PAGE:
Investors are faced with a growing list of concerns and unknowns, as market risks and uncertainties continue to grow. Investors are wrestling with the health of the banking sector, uncertainty about how high the Federal Reserve will raise rates or will it cut this year, increasing geopolitical risks, and a slowing economy. When looking for investments during this period of heightened uncertainty there are some investment risk metrics that should be considered.

Capital preservation strategies are popular amongst the retirement set and those with an overall unwillingness to risk losing their savings. While these approaches tap safe investment vehicles like Treasury bills and certificates of deposit, investors simply can’t rely on them alone because of their lower interest rates and inflation risk.

Also, with Americans living longer today, they need to invest in assets with more upside potential and assume a different type of risk—drawdown (loss of capital) risk.

Risk has evolved over time as investment environments have changed. Investors originally looked at risk in terms of volatility or standard deviation. In the 1990s, benchmark-relative risks became a main focus.  Then the financial crisis arrived, and everything changed. Drawdown risk suddenly became the most pressing issue for managers to contend with.

Investors who had previously asked their advisors whether they were beating a particular benchmark now found themselves asking, “How much money have I lost?”

As markets and risks change, so do investment analytics. Savvy advisors seeking out the best assets for their clients should closely examine fund-manager drawdowns over time.

Take a look at the typical “Growth of $100 Graph” (Figure 1). This chart of the S&P 500 index accurately displays overall performance, but it fails to indicate manager drawdowns. Most would focus on the dot-com crash of the early 2000s, the Great Financial Crisis or the more-recent pandemic lockdown. It fails to accurately depict other periods of loss years ago. For example, the 1987 market crash doesn’t look too damaging here— but it was.


In Figure 2, the drawdown graph brings all peak-to-trough losses to scale, and provides a good visual of the depth, duration, and frequency of all losses. It paints a different picture of the 1987 crash; the S&P 500 index lost nearly 30% and took almost two years to recover, hardly insignificant. 


Figure 3 includes a large blend mutual fund, which is represented by the blue line. Focusing on the dot-com crash of the early 2000s, the S&P 500 index (green line) lost 45% from its peak and took nearly five years to recover after it hit bottom. During that same period, Fund ABC limited its losses to under 27%. By losing less, Fund ABC was able to preserve more of its capital, providing it with more money to participate in the recovery and regroup in less time than the benchmark (17 months vs. 49 months).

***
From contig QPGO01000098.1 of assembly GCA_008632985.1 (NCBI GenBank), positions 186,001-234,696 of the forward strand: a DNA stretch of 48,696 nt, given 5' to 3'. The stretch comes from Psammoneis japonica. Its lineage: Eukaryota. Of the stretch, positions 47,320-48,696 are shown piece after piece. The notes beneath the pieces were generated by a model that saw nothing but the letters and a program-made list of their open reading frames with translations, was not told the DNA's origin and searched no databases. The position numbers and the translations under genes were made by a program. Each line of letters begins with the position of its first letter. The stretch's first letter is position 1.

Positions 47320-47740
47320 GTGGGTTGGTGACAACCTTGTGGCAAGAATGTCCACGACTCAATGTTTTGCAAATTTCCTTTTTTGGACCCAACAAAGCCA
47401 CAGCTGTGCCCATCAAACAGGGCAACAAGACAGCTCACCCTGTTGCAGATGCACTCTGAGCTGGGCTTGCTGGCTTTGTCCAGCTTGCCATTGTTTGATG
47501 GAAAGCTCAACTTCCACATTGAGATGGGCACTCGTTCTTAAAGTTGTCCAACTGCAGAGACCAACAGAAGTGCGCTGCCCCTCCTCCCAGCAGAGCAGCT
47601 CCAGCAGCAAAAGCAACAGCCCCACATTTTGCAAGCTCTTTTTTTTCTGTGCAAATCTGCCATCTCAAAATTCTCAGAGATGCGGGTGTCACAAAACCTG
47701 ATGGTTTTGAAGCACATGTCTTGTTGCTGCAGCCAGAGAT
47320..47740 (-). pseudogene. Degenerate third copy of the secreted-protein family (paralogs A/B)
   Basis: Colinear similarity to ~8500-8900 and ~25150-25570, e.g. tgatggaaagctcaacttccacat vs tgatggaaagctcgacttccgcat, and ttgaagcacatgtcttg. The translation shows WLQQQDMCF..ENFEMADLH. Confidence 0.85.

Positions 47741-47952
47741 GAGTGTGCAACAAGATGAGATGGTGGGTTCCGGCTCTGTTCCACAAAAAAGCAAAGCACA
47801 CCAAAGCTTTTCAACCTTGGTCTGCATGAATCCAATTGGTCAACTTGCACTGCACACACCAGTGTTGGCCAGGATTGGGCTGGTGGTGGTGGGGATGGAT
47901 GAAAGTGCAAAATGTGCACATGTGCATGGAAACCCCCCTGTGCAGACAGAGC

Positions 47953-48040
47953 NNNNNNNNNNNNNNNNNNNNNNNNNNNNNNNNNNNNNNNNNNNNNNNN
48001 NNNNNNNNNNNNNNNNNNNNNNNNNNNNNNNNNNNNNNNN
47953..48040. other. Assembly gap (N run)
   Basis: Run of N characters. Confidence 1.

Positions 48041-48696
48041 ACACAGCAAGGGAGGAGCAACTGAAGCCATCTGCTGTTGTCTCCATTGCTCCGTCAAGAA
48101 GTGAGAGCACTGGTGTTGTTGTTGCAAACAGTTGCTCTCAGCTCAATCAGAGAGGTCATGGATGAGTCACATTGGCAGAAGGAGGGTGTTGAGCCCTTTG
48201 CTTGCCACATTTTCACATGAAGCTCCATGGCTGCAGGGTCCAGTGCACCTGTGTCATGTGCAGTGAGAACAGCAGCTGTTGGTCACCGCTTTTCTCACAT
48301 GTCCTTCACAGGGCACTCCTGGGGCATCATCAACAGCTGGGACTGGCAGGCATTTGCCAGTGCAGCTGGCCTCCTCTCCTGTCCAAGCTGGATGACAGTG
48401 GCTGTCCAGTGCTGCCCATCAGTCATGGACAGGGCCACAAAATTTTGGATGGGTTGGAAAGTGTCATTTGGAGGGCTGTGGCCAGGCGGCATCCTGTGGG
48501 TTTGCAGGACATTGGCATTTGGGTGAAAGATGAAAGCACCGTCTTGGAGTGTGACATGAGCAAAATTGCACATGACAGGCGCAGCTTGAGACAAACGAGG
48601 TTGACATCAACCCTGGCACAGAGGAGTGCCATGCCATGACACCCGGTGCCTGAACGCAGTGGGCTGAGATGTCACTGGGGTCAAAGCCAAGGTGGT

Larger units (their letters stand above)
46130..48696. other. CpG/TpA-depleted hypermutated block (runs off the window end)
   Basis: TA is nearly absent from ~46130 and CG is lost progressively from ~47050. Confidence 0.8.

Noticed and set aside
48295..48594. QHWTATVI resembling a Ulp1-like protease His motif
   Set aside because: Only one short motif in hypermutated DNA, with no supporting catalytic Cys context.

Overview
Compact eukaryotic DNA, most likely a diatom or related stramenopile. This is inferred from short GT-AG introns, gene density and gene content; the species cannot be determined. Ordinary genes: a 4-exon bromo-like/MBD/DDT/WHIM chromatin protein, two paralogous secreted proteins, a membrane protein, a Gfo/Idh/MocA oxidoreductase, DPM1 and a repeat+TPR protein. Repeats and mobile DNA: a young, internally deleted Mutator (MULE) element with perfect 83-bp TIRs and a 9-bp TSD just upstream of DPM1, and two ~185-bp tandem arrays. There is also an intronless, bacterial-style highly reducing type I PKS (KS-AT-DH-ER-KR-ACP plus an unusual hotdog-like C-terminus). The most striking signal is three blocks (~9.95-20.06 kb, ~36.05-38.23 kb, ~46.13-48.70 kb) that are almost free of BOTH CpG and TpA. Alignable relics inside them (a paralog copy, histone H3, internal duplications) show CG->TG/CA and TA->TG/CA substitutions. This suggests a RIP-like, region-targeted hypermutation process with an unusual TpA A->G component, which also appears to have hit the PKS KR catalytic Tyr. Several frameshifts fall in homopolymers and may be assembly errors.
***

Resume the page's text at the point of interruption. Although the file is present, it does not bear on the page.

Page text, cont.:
The drawdown table in figure 3 indicates maximum drawdown, or what the largest loss would be if an investor bought at the peak and sold at the trough. In this case it was -41.87%.  We can also see the timing of this drawdown and the duration (16 months). The max drawdown is a very telling metric, but it excludes all other drawdowns that occurred over its lifetime. Other metrics are available to address this issue.

Figure 3 also displays the Pain Index and Pain Ratio, statistics which show how a manager performed during a downtrend and quantify their capital preservation tendencies. 

The Pain Index measures the depth, duration, and frequency of all periods of losses. (The area within the blue line is the area that the pain index is measuring.)  Advisors want to see the periods of loss to be less than that of the benchmark. 

An alternative way to measure risk, the index can be used in place of other commonly-used risk statistics like standard deviation and beta. The Pain Index is useful because it only measures drawdown risk, whereas standard deviation considers both upside and downside deviations. 

An excellent way to utilize the Pain Index is to compare it to a manager’s excess returns. Figure 4 compares Fund ABC’s excess return vs. the benchmark (Y-axis) and Pain Index (X-axis) against all the managers that make up the Morningstar Large Blend Universe.


Figure 4 shows how much excess return a manager earns per level of downside risk. Like other return/risk graphs, one looks for managers who plot in the upper left-hand corner, or managers with a lower pain index than that benchmark and positive excess return. Investors concerned about capital preservation want to invest in managers that limit downside losses but also have potential for excess returns.

The Pain Ratio takes the next step and creates a ratio using the manager’s excess return over the risk- free rate, divided by the depth, duration and frequency of losses (Pain Index). If this metric sounds familiar, it should—‚it’s very similar to the Sharpe Ratio. The difference between the Sharpe Ratio and the Pain Ratio is the risk statistic used as the denominator. The Sharpe Ratio uses standard deviation as its risk measure whereas the Pain Ratio uses the Pain Index. The Pain Ratio shows how much return a manager is earning per level of downside risk.  As seen in Figure 4, Fund ABC has a higher Pain Ratio, so the fund was able to experience more gains over the risk-free rate while experiencing fewer losses. 

As markets and risks change, so do investment analytics. And by adding drawdown analysis to their research, advisors have even more tools at their disposal to select the best fund managers for their clients.

Ryan Nauman is the market strategist at Zephyr, an Informa company.

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